We know: This Hot Tub Time Machine thing is confusing. Is it a Hangover-style raunch-comedy? A time-travel epic? A 2001: A Space Odyssey-style journey into the vortex of our deepest souls? We answer your hot, wet questions below. Spoilers ahead...
What's Hot Tub Time Machine About?
Actually, the title's pretty self-explanatory.
So it's about a hot tub... that's also a time machine?
Okay, we take it back. It's not self-explanatory at all. Actually, the hot tub is not a time machine. Rather, it astrally projects three middle-aged losers back in time, so that they occupy the bodies of their younger selves for a steamy ski weekend when they confronted questions of life, love and identity. And stuff. But the fourth occupant of the hot tub, a kid named Jacob (Clark Duke) who wasn't born yet in 1986, gets physically transported back in time.
That's pretty confusing. So it's only a time machine if you weren't alive in 1986? Otherwise, it just transplants your mind backwards in time into your younger self?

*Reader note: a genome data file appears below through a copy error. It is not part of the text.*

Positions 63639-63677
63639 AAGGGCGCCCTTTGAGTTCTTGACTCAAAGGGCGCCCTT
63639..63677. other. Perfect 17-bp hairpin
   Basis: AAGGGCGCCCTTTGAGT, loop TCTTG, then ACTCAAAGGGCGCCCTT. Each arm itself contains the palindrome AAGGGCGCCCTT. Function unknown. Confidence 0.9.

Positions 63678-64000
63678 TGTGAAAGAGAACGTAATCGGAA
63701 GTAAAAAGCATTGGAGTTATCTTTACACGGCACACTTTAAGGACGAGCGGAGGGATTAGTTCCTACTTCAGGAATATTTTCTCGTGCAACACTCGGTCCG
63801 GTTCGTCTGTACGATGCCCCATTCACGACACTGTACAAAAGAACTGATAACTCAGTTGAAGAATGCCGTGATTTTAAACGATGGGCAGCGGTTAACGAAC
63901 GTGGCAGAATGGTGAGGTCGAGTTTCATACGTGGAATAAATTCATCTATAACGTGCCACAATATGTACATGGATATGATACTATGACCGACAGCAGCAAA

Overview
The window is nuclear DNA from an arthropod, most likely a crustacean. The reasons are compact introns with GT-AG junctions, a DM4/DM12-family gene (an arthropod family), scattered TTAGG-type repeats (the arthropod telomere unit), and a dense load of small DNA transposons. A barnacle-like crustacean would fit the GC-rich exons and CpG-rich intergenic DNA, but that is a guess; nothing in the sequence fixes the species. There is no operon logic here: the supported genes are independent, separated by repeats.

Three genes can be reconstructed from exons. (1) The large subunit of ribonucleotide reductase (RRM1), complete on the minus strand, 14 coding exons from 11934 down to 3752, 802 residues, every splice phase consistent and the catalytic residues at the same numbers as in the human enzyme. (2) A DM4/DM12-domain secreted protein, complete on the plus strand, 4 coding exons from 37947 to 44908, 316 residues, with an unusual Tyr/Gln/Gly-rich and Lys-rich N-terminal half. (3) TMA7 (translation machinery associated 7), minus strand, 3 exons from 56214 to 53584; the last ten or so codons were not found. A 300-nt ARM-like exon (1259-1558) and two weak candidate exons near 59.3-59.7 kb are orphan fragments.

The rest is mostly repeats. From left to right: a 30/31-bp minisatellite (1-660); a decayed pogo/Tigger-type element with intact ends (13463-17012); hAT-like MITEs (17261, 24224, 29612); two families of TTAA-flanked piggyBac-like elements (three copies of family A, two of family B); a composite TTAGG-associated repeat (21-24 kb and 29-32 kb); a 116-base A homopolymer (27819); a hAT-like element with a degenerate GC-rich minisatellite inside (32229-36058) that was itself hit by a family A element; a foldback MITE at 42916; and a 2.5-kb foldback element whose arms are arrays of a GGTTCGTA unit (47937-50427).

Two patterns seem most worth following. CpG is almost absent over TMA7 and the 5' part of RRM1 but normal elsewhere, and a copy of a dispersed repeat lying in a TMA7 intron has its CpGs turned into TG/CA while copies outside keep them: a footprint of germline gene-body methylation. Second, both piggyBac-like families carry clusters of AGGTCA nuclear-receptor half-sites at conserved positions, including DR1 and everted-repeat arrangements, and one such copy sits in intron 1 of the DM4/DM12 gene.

So I've heard a lot about the fact that Crispin Glover is in this movie, in a small but crucial role. I have a vague recollection that Glover was in the Back To The Future movies, except for the third one, where he was replaced by a wig. So is this movie's storyline similar to Back To The Future?
Not really. Back To The Future is the gold standard of how to use time travel for humor and character development, and it's unwise of Hot Tub Time Machine to invoke the comparison. In BTTF, there's a clear storyline, where Marty McFly gets stuck in the 1950s, where he grapples with culture shock and with seeing the roots of his dad's loser-hood. He accidentally prevents his parents from hooking up, so he'll never be born unless he fixes it — and he wants to get home to the 1980s, because he's clearly out of place here.
Meanwhile, the characters in Hot Tub Time Machine mostly lurch through their own past, without much being at stake. Except for Clark Duke's character, who we're told once or twice might not be born if the timeline changes. But there's never any serious worry that Duke's character won't be born, except for one brief moment. Until the tacked-on ending, you don't get the feeling that this journey is changing them as people, and the culture-shock of being in the 1980s is muted because the characters are reliving their own pasts. In some ways, this is like a Sweded version of Back To The Future made by people reading the summary on the video box.